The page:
In 1945 J. Paul Getty bought 64 acres of hillside overlooking Malibu. He built a house and filled it with his stuff. When he had too much stuff for the house, he built a museum down the hill in 1954 and opened it to the public. When that filled up with more stuff, he re-created the Villa dei Papiri, in Herculaneum, which was buried by the eruption of Vesuvius in 79 AD, and opened that in 1974. Then he died.
By then he had so much stuff the trustees of his estate built the Getty Center, probably three times the size of the Villa, and moved most of the stuff over there, and began renovations on the Villa. That went on for nine years. The Villa reopened in January of this year, with only a small amount of Getty’s stuff. Small compared to the Getty Center collection, anyway.
So it’s all about having too much stuff. You and I, we get too much stuff, we rent a garage at Public Storage or U-Haul and fill it with old weedeaters and lawn furniture and boxes of Christmas decorations and busted-up chiffarobes and maybe a boat we seldom use. Getty’s stuff was a bit different. His broken crockery was 2000 to 6000 years old. His lawn gnomes were made of marble and dated to 100 BC. Where we had pictures of old Aunt Betsey with no space to hang them, he had Rembrandts and Monets and Turners and Van Goghs. His unused furniture was Louis XIV, or one of them Roman numerals.
Having been closed for 9 years, the Getty Villa is now a must-see attraction in the LA area. And believe me, it’s a tough see, too. Like the Getty Center, admission is free, but unlike the GC, it is small enough that they can’t let just anyone arrive at just any time. You have to make reservations, not only for the day but for the hour. If you go to the Villa website right now, chances are excellent that you’ll see there are no tickets available. When they open up a block of time, the tickets are snapped up in a day.
Shortly after we got here in January, I got lucky, found an open date in May, and was sent two tickets over the Internet, which I printed out. We’d been waiting eagerly ever since, and finally the day came around. They were for 2 PM. We went to Santa Monica quite early, had a nice Greek lunch on the Third Street Promenade (which I want to go back to, it looks quite nice), and then it was off to the Villa.
You drive up a replica Roman road and park in a big 3-level structure. Then you take a series of elevators and walks up to the Villa itself. This consists of a large 2-story building and a huge open courtyard called the outer peristyle. In the center is a long fountain with black metal statues here and there, all of them with white eyes and black irises. Lee found this creepy. I thought it was interesting, and apparently historically accurate, though these were modern replicas, as was the entire building. The walls of the peristyle were cleverly painted. Looked like a nice place to come and relax, which is exactly what it was for, in 78 AD. In 80 AD, it was entirely buried.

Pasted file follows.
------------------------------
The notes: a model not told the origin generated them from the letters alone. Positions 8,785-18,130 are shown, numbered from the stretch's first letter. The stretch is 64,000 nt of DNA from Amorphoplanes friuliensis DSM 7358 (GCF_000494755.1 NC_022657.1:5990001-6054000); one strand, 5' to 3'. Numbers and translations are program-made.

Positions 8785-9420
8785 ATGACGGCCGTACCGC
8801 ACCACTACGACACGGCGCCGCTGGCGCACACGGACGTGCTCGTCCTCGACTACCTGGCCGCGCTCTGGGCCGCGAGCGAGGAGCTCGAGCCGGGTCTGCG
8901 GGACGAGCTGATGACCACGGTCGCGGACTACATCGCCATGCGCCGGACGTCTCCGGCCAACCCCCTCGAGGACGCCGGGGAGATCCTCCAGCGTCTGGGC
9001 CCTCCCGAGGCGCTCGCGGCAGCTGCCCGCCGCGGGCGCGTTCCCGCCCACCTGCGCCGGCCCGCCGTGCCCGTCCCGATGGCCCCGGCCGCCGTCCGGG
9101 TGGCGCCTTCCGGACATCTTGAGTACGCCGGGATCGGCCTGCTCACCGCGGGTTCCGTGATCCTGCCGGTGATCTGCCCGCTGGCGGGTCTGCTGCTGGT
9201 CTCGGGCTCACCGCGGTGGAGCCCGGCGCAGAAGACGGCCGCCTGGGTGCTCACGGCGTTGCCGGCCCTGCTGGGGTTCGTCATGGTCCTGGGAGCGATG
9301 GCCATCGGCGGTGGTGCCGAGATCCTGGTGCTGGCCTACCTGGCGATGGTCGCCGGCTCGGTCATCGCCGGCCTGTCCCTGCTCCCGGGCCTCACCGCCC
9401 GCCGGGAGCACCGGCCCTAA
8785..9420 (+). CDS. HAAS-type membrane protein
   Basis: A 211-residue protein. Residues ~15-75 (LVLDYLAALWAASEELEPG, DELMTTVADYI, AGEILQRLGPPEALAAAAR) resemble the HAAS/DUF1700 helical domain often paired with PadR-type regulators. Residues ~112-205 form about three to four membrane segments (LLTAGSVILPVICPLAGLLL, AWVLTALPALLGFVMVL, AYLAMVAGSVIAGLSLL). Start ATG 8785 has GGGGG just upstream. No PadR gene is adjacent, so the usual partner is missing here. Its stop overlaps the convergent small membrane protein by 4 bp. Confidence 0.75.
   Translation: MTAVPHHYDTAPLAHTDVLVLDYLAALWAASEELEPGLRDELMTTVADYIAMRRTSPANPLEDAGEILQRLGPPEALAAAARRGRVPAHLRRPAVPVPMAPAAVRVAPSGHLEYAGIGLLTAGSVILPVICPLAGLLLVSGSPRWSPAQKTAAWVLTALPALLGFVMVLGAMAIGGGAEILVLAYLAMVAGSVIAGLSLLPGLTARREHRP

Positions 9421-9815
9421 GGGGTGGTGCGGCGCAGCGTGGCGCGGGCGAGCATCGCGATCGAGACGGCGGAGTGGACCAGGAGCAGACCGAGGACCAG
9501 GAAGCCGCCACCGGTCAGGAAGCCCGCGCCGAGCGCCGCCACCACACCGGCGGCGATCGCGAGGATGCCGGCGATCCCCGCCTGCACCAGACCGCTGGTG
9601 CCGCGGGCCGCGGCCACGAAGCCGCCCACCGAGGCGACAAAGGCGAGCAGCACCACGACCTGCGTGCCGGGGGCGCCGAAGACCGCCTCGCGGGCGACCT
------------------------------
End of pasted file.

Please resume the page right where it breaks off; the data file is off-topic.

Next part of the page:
Since the place had only been open a few months, the plantings were quite young. There was a gardener training the grape vines, and he told Lee it would be two or three years before they covered the arbors. It was the same everywhere else. In time, the bare rock walls will be covered with ivy.
The inner peristyle and atrium contain the museum, in the rooms that would have been used for living space in the original villa. The decision was made to display only Etruscan, Greek, Roman, and some even earlier items from Getty’s vast collection of stuff here at the Villa. Everything else went to the Center up on the hill. On the way out we talked to some local women who were making their first return visit to the Villa after the renovation. They didn’t like it as well as they had the old one, because the rooms had formerly been filled with a broader mix, with furniture and paintings. I couldn’t disagree with them, because I hadn’t seen the original, but I myself am satisfied with the new arrangement. It doesn’t really make sense to me to put 16th Century French antiques into a Roman villa, nor to hang 19th Century Impressionists. The bronze, iron, and marble items here fit in perfectly.
The stuff is arranged with some imagination. The very oldest stuff is together (and some of it is amazingly like Inca, Maya, Aztec, and even North American Indian pottery from much, much later). Then, instead of grouping the rest by period, much of it is themed. Mythological characters, the Trojan War, the Theater, Gods and Goddesses, Monsters and Deities, Greco-Roman Egypt, Women and Children in Antiquity, many others.
If you’re planning a visit … we got through the whole thing in 2 hours, though obviously you could spend much, much more time there if you were inclined. For ourselves, we’ve found that between 2 and 4 hours is about right to see a museum. After that my eyes begin to glaze over and I know I’m not appreciating things as well as I might. With most places, you can always go back, but you can’t count on that with the Villa, given how hard it is to get in. So see everything you can. You can save some time by eating there. They have what looks to be a fine restaurant, and if it’s anything like the one at the Getty Center, the food will be good and not even that overpriced!
June 7, 2006
© 2006 by John Varley; all rights reserved